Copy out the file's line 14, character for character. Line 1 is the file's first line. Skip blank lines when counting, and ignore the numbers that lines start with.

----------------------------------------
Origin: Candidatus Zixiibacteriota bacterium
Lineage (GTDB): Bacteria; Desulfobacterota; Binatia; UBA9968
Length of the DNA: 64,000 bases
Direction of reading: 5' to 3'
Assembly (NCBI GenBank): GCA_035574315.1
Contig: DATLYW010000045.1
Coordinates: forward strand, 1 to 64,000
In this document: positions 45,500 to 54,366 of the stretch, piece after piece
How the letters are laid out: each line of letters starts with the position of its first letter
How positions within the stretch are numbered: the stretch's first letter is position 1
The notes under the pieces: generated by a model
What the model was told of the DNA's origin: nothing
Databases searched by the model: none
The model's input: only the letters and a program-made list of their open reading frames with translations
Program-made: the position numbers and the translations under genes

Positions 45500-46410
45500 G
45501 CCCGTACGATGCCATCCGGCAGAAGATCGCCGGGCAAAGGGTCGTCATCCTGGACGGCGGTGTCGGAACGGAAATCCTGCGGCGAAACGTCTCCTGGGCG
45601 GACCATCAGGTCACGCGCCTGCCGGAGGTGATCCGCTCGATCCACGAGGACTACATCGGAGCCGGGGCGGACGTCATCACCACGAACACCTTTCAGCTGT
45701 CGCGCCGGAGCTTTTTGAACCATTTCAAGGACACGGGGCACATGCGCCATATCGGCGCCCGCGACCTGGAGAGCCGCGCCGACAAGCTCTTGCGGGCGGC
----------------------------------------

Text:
The model's input: only the letters and a program-made list of their open reading frames with translations